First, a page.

MSA Stage 5 School of Architecture

Biaotong Geng (He/him)

Biaotong Geng was born in Hebei, China in 1998.

He studied architecture at Xi’an JIAOTONG-Liverpool University (2015-2017) and University of Liverpool (2017-2019). He achieved his BA in Architecture at 2019. After his BA graduation, he had one yaer-out experience of working on a wide range of projects in Shanghai including the Shanghai Old Wharf warehouse’s reconstruction and Zhongyang Plaza’s conceptual design and Urban design in Haian, China. During his practice and study, he became quite interested in Critical regionalism design. During his study in Mackintosh School of Architecture he always tries to respond local geographical environment and build interaction between human, culture and history in his design. He believes that a quality architectual design should always case positive impact on urban space. In his final design thesis, he tried to intervene the space quality of Clyde River to reconnect citizens, context and culture of Glasgow City.

The Bridge of Memory

The Bridge of Memory

Memories are often elusive and hard to capture, It’s like a glorious city which hiding in the clouds and mountains. We all crave for a bridge to permanently connect our memories to prevent it from being lost, just because it is so important for our lives, and it bears witness to our connection with the world for keeping our souls alive.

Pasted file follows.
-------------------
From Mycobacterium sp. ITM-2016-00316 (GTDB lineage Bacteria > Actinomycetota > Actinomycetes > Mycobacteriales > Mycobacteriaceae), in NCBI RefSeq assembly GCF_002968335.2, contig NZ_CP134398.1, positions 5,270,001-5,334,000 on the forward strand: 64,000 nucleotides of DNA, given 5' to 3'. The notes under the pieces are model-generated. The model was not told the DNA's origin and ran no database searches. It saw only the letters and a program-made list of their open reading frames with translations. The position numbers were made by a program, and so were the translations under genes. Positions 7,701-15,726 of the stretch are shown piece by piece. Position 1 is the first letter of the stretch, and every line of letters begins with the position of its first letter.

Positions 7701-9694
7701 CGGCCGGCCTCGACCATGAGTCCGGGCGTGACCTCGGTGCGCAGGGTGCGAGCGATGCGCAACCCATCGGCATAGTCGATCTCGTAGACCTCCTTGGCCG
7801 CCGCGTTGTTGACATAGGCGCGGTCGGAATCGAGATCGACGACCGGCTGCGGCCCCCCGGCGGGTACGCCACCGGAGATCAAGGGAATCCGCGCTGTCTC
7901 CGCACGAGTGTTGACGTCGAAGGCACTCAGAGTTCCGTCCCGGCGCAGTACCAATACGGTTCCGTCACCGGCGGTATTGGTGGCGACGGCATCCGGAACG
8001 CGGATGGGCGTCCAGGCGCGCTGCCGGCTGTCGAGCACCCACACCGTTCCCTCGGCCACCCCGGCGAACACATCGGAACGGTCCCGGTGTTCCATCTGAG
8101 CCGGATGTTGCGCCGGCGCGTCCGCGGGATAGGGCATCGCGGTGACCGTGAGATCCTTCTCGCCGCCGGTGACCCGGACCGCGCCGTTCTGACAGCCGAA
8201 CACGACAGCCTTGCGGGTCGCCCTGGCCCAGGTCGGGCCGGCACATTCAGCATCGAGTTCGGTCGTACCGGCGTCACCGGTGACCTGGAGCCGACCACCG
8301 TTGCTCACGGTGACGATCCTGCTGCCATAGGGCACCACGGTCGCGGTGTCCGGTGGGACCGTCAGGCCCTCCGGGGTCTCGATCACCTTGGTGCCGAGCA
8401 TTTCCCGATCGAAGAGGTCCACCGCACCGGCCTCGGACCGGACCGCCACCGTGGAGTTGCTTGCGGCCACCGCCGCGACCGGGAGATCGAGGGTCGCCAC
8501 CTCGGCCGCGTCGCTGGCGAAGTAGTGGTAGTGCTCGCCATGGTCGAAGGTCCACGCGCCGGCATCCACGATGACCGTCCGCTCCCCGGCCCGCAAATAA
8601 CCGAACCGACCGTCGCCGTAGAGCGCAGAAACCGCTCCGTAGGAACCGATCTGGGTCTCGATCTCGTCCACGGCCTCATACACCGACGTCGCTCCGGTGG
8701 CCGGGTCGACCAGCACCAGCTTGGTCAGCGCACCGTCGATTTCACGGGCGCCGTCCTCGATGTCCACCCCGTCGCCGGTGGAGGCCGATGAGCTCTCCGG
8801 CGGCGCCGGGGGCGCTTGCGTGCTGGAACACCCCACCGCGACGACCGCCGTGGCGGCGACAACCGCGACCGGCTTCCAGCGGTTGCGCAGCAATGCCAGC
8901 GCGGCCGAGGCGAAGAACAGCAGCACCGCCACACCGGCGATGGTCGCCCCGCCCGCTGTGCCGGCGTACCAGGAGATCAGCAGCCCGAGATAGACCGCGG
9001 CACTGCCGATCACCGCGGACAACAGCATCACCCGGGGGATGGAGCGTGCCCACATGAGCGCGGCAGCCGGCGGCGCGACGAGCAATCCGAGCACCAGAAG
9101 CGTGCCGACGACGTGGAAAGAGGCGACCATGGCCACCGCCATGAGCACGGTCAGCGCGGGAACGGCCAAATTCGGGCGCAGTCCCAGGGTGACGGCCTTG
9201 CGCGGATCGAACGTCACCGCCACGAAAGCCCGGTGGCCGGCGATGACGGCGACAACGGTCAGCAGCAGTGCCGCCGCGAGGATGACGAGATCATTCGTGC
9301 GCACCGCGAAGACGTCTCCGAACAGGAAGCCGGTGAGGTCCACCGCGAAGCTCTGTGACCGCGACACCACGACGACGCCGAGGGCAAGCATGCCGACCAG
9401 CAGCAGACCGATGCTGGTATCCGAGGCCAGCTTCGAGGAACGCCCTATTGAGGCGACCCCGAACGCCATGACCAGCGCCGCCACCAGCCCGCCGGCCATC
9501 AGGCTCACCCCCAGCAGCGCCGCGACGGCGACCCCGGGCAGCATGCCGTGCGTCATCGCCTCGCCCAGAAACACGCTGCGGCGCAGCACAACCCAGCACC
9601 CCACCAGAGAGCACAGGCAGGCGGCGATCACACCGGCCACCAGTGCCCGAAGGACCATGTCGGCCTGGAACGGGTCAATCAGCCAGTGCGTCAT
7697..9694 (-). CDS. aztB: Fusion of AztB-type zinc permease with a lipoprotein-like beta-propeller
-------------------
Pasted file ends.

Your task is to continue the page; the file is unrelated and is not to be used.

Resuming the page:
River Clyde is a significant character of Glasgow, however it has been separated from residential areas since last century by the heavy industry ‘s areas. Today, Glasgow’s heavy industry has largely disappeared, however, because of the lack the facilities, River Clyde still acts like a strong boundary separating Glasgow’s city and culture, residents’ memory of this river and city also disappearing. It is the time to reconnect the city and give Clyde back to residents.

Bridges always stand for connection and bearing. A bridge of memory will be built in this project. It is a living bridge with different functional areas for connecting the separated city on the one hand, more importantly, it will be helpful to reconnect Glasgow’s citizens and culture by evoking and creating people’s memory. Memory of the City, memory of citizens’ life. By evoking the memory of Glasgow and River Clyde, past and now can be connected; By evoking citizens memory of their own life, Glasgow city and world can be connected; By creating great new memories, today’s Glasgow can be connected with people’s future life. The better connection can be built by the meeting of physical city and memories from different people.